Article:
What is Neurodegenerative Disease?
Neurodegenerative diseases are disorders caused by the deterioration of neurons in the brain. When there are changes of this kind in these cells they will function abnormally. This will eventually bring about their death. The neurodegenerative diseases AD, Parkinson’s disease (PD), Creutzfeldt-Jakob disease, and Multiple Sclerosis (MS) occur due to neuronal degeneration in the central nervous system. Current clinical treatments for these diseases have demonstrated inadequate results thus far.
Lifestyle modification presents a new possibility for neurodegenerative diseases. There is growing support in the scientific community for the belief that diseases like Alzheimer’s are preventable. They believe roles played by both inflammation and free radical activity in brain functional decline are common characteristics of neurodegenerative diseases. Even though there appear to be multiple factors that influence neurodegeneration, lifestyle choices made decades before symptoms appear may be critical determinants in the reduction of inflammation and the neuronal damage caused by free radicals. This is a key focus of preventive medicine in Cognitive health.
These Lifestyle choices can beneficially impact conditions like:
- Attention Deficit Hyperactive Disorder (ADHD)
- Headaches / Migraines
- Multiple Sclerosis (MS)
- Parkinson’s disease
- Post-Traumatic Stress Disorder (PTSD)
When inflammation is present in the brain, it appears to play a big part in neurodegenerative diseases. In fact, Inflammation is a common characteristic of all neurodegenerative conditions as it paves the way for free radical activation. This is a particularly troublesome phenomenon in the brain as free radicals typically attack neurons, the basic building block of the nervous system. Although similar to other cells in the human body in many ways, neurons differ from other cells as they are specialized to transmit information throughout the body. According to a 2006 article in The American Journal of Clinical Nutrition, findings indicate that the activation of microglia (tissue macrophages in the central nervous system) in response to injury, illness, aging, or other causes begins an inflammatory cascade of events.,. Initially, this cascade begins slowly. However, if allowed to accelerate it causes neuronal death, which activates more pro-inflammatory agents and creates a vicious cycle resulting in the brain-destroying enough neurons to cause the clinical signs of AD.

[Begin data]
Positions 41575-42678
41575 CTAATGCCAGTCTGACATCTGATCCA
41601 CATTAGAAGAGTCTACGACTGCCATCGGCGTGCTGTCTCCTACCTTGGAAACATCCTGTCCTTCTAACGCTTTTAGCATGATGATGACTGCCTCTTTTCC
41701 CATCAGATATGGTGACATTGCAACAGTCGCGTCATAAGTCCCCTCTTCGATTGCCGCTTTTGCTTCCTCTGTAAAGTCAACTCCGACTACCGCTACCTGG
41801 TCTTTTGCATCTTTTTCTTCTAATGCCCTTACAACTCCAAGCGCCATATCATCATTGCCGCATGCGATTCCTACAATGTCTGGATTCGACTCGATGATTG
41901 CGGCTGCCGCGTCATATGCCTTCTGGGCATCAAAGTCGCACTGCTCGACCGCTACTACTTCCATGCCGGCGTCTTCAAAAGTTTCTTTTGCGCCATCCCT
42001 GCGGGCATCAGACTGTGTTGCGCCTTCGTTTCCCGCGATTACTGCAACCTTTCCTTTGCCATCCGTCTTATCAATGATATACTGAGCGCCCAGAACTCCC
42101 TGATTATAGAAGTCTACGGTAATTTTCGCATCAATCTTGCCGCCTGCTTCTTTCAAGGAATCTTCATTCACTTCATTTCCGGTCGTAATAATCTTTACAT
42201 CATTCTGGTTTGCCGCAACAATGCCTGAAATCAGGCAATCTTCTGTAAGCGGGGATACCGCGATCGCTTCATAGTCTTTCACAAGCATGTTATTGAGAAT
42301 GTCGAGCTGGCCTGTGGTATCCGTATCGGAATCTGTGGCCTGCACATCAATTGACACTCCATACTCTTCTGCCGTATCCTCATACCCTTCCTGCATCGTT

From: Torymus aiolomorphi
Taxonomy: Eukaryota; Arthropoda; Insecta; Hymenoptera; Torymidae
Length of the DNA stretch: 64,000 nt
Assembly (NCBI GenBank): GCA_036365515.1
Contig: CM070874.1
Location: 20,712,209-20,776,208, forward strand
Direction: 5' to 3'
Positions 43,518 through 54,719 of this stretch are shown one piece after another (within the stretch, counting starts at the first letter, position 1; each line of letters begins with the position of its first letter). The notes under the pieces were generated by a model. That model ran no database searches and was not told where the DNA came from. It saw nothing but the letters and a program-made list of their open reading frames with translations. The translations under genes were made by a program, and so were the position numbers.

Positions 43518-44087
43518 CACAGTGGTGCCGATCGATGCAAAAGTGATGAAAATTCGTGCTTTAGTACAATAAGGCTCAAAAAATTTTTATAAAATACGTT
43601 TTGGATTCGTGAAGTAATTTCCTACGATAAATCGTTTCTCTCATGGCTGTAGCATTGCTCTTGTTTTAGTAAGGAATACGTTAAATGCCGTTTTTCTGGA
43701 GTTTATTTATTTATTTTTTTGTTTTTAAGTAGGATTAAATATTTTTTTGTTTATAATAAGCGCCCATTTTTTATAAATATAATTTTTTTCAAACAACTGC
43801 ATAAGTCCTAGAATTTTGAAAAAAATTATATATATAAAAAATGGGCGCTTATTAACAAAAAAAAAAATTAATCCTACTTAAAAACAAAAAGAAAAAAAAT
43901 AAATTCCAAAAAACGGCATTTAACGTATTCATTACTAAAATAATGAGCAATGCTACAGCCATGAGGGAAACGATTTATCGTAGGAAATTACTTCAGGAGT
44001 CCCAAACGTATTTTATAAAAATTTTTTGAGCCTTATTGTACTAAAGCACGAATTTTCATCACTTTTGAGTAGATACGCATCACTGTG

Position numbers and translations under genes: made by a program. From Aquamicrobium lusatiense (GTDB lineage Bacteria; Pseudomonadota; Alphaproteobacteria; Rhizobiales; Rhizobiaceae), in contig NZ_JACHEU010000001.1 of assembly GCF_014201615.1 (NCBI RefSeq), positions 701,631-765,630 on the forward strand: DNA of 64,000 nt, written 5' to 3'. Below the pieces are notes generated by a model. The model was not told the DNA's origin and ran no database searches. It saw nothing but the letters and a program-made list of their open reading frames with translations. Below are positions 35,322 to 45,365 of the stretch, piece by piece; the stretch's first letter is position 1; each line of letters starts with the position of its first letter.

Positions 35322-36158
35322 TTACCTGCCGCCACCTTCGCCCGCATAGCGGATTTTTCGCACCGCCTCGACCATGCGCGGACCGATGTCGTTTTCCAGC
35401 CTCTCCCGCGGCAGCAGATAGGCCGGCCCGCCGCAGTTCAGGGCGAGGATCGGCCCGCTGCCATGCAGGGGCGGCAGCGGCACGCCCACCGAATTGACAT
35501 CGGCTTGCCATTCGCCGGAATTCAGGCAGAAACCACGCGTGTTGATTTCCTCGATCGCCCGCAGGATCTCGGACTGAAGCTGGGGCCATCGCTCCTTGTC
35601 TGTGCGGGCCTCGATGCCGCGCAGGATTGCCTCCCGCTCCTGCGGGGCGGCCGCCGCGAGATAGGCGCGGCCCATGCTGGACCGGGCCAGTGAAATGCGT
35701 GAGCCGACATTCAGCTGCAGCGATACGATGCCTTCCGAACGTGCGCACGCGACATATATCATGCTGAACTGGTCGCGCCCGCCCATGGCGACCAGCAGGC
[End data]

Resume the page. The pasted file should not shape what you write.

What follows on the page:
Maternal Inflammation and other Potential Links to the Development of Autism
A 2016 review published in 2016 provided insight into the growing epidemic of autism. In this review, a strong case is made that neuroinflammation (nervous tissue in the child’s brain) may be the causative factor that results in autism. There are a host of potential elements that could be causing neuroinflammation including maternal inflammation during fetal development, a diet poor in omega-3 fatty acids, and poor gut health due to inflammation in the infant during the infant’s first two years of life. At the most critical time in fetal neural network development, these dietary factors can disrupt growth and leave the fetus susceptible to developing autism.
Maternal infection has also been linked to autism. In 1964 the rubella outbreak was a worldwide health crisis which resulted in an almost 200-fold increase in autism in the infants born to mothers affected with the disease. Many theories explained that the viral infection caused heightened levels of inflammatory cytokines which crossed the placental barrier and caused elevated neuroinflammation in the developing fetal brain. However, you don’t need maternal infection to induce cytokine production in the fetal brain.
Oxidative Stress on the Mind
Another critical factor is the impact of oxidative stress on the brain. Clinical research has noted that patients with AD tend to have lower antioxidant levels than their healthy comparisons. According to researchers from a University of Kentucky in a 2007 Archives of Neurology study, autopsy findings on study patients with amnestic mild cognitive impairment demonstrate the presence of oxidative damage to lipids, proteins, DNA, and RNA in multiple brain regions in late-stage AD.
Studies indicate that Oxidative damage may be an early-stage indication of future symptoms of Alzheimer’s disease. The data also suggests that a combination of superior antioxidants and agents to improve defense mechanisms against oxidation will be required to neutralize this oxidative component and aid in stunting the pathogenesis of AD.
David Perlmutter, MD, FACN, a board-certified neurologist, a fellow of the American College of Nutrition, sums it up in two statements: “Body fat promotes inflammation. Body fat may store toxins. A fatter person even has a smaller hippocampus” and that “Neurodegenerative diseases represent the downstream effects of excessive of radical activity, supporting antioxidant approaches to brain protection and functional enhancement.”
Chess S. “Autism in children wit congenital rubella.” J Autism Childhood Schizophrenia 1:33-47 (1971).
Patterson PH. “Maternal infection and immune involvement in autism.” Trends in Mol Med 17:389-394 (2011).
Ashdown H et al. “The role of cytokines in mediating effects of prenatal infection on the fetus.” Mol Psychiarty 11:47-55 (2006).
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